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10 records – page 1 of 1.

Economic-Design Optimization of Cross Laminated Timber Plates with Ribs

https://research.thinkwood.com/en/permalink/catalogue1362
Year of Publication
2016
Topic
Cost
Mechanical Properties
Material
CLT (Cross-Laminated Timber)
Author
Stanic, Andjelka
Hudobivnik, Blaž
Brank, Boštjan
Publisher
ScienceDirect
Year of Publication
2016
Country of Publication
Netherlands
Format
Journal Article
Material
CLT (Cross-Laminated Timber)
Topic
Cost
Mechanical Properties
Keywords
Plates
Eurocode 5
Language
English
Research Status
Complete
Series
Composite Structures
Summary
An economic-design optimization of cross-laminated timber (CLT) plate with stiffening ribs is presented. For the structural analysis, an enhanced assumed strain (EAS) solid finite element is used. It behaves well for thin plates (with no shear locking) and delivers reasonable approximations for the transverse shear stresses in layered composites. Eurocodes 5 (EC5) are followed in defining the optimization constraints, which include deflections, stresses and fundamental eigenfrequency. The gradient optimization is performed. Analytical expressions for sensitivities are obtained by an automatic differentiation tool. The result is an economic timber plate configuration that complies with the EC5 requirements. Numerical examples are presented in order to illustrate the approach.
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Timber-Concrete-Composite Slabs – Research for Optimisation

https://research.thinkwood.com/en/permalink/catalogue1766
Year of Publication
2016
Topic
General Information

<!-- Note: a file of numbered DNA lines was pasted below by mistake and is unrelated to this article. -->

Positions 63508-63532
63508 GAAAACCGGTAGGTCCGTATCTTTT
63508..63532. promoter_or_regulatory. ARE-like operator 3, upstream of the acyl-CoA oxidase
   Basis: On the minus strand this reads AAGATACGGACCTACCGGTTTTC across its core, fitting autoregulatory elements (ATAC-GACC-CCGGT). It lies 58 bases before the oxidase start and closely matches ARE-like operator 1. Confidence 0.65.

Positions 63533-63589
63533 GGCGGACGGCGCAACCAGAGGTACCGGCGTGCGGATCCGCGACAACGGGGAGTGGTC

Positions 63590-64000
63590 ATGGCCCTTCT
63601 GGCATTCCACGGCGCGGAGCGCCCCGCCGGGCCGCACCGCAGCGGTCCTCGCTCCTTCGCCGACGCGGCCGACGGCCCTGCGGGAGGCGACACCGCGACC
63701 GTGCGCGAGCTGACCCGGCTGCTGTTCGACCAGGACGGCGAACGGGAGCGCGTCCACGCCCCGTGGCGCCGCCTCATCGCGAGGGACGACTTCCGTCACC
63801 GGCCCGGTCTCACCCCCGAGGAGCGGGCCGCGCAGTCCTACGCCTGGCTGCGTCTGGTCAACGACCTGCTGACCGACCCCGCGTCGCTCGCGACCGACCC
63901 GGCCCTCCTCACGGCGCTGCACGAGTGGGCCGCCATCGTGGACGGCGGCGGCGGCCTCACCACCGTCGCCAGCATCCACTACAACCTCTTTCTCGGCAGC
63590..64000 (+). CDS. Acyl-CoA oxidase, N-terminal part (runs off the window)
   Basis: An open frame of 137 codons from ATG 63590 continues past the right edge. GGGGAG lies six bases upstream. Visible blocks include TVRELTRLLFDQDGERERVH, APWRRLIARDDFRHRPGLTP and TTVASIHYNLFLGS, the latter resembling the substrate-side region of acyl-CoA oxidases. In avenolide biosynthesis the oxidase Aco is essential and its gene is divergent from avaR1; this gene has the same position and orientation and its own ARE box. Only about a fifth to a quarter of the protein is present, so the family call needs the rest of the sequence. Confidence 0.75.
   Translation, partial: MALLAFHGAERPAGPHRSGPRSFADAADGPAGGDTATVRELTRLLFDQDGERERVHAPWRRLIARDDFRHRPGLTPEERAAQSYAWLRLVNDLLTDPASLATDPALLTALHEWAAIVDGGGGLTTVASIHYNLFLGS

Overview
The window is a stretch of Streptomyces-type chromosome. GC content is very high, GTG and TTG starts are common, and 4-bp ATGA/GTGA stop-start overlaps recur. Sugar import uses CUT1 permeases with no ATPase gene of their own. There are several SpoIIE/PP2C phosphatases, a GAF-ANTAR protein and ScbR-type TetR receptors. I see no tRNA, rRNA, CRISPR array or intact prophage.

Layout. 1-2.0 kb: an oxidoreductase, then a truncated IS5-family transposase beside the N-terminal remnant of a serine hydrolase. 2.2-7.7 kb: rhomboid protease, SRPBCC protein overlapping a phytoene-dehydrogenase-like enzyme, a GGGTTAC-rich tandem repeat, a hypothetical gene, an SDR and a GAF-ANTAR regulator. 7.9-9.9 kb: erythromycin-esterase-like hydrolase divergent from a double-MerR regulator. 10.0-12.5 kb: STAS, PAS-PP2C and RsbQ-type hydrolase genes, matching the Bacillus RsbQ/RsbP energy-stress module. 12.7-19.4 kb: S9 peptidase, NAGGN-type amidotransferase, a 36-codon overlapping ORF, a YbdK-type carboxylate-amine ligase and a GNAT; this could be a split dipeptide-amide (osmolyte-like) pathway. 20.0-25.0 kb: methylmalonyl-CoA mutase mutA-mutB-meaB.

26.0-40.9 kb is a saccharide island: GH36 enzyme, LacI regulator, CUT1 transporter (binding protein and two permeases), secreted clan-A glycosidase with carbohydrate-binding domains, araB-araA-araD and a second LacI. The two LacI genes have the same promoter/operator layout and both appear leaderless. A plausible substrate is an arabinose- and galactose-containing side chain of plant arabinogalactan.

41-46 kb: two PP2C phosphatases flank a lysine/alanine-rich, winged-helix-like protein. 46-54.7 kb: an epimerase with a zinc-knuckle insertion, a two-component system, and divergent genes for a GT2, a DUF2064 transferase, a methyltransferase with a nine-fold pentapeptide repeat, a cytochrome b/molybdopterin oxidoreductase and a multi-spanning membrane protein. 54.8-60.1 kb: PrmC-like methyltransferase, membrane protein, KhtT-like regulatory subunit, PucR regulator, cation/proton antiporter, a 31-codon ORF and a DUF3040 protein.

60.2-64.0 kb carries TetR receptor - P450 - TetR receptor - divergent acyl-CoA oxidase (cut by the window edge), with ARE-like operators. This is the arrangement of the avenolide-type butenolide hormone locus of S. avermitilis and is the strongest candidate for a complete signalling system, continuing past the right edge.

Material
Timber-Concrete Composite
Author
Hein, Carsten
Kaluzni, Lisa
Twohig, Brian
Year of Publication
2016
Country of Publication
Austria
Format
Conference Paper
Material
Timber-Concrete Composite
Topic
General Information
Language
English
Conference
World Conference on Timber Engineering
Research Status
Complete
Notes
August 22-25, 2016, Vienna, Austria p. 5217-5225
Summary
Timber is an outstanding structural material with a very small carbon footprint and its strength/weight ratio is better than other conventional materials making it ideal for pre-fabrication. Considering not only structural performance but also acoustics, building physics, fire, façade engineering and sustainability were the reason engineers at Arup decided to combine wood with other materials which...
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Structural Capacity of One-Way Spanning Large-Scale Cross-Laminated Timber Slabs in Standard and Natural Fires

https://research.thinkwood.com/en/permalink/catalogue2734
Year of Publication
2020
Topic
Fire
Mechanical Properties
Material
CLT (Cross-Laminated Timber)
Author
Wiesner, Felix
Bartlett, Alastair
Mohaine, Siyimane
Robert, Fabienne
McNamee, Robert
Mindeguia, Jean-Christophe
Bisby, Luke
Publisher
Springer
Year of Publication
2020
Format
Journal Article
Material
CLT (Cross-Laminated Timber)
Topic
Fire
Mechanical Properties
Keywords
Deflection
Temperature
Load Bearing Capacity
Ventilation
Fire Safety
Language
English
Research Status
Complete
Series
Fire Technology
Summary
This paper describes selected observations, measurements, and analysis from a series of large-scale experiments on cross-laminated timber (CLT) slabs that were exposed to fire from below, using four different heating scenarios, with a sustained mechanical loading of 6.3 kN m per metre width of slab. The deflection response and in-depth timber temperatures are used to compare the experimental response against a relatively simple structural fire model to assess the load bearing capacity of CLT elements in fire, including during the decay phase of natural fires. It is demonstrated that the ventilation conditions in experiments with a fixed fuel load are important in achieving burnout of the contents before structural collapse occurs. A mechanics-based structural fire model is shown to provide reasonably accurate predictions of structural failure (or lack thereof) for the experiments presented herein. The results confirm the importance of the ventilation conditions on the fire dynamics, burning duration, and the achievement of functional fire safety objectives (i.e. maintaining stability and compartmentation), in compartments with exposed CLT.